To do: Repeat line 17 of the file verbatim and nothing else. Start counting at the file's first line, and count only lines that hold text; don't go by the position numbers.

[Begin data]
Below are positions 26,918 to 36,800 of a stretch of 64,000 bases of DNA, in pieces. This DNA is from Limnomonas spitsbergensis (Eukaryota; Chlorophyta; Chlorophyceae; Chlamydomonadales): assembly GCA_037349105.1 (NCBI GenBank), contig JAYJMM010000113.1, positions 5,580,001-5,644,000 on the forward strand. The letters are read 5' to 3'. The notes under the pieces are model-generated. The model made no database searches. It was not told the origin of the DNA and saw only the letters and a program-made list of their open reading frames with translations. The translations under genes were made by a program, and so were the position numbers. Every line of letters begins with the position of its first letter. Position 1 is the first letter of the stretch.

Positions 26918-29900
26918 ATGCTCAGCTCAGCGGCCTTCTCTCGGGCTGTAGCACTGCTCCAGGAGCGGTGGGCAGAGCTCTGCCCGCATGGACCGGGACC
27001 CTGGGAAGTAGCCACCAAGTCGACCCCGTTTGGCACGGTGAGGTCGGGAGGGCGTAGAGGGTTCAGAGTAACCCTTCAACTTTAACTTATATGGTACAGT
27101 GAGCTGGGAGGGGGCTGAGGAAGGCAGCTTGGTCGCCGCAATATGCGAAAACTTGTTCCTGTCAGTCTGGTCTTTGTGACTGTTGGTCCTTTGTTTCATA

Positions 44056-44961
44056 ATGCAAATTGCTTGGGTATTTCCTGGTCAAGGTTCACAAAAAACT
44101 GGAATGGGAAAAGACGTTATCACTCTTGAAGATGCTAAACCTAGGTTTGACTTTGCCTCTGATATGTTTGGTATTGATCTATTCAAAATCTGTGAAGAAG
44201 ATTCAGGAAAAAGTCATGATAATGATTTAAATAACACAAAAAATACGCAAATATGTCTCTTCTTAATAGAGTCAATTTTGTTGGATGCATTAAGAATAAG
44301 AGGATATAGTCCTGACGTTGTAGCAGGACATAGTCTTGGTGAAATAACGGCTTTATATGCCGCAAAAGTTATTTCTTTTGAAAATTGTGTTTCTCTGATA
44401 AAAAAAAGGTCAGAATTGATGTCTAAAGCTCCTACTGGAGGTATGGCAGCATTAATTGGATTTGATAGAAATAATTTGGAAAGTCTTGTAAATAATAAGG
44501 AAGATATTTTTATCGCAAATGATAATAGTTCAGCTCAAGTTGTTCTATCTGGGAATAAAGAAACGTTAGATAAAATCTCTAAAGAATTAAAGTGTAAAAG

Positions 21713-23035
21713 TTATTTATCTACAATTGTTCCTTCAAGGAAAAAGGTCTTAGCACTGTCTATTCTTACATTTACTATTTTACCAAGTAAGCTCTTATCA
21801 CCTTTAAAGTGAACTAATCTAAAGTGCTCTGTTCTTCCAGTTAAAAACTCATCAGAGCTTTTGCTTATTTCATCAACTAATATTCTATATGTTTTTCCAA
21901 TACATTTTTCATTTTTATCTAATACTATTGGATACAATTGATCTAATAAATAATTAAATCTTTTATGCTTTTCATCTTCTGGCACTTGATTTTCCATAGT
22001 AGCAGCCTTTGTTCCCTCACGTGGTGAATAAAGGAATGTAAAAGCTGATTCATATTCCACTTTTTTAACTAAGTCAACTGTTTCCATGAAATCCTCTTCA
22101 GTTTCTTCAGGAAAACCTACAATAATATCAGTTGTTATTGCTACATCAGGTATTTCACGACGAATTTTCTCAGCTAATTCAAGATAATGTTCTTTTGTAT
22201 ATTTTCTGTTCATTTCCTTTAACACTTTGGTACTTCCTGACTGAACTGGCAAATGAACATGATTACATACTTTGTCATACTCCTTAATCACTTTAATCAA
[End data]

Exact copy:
22001 AGCAGCCTTTGTTCCCTCACGTGGTGAATAAAGGAATGTAAAAGCTGATTCATATTCCACTTTTTTAACTAAGTCAACTGTTTCCATGAAATCCTCTTCA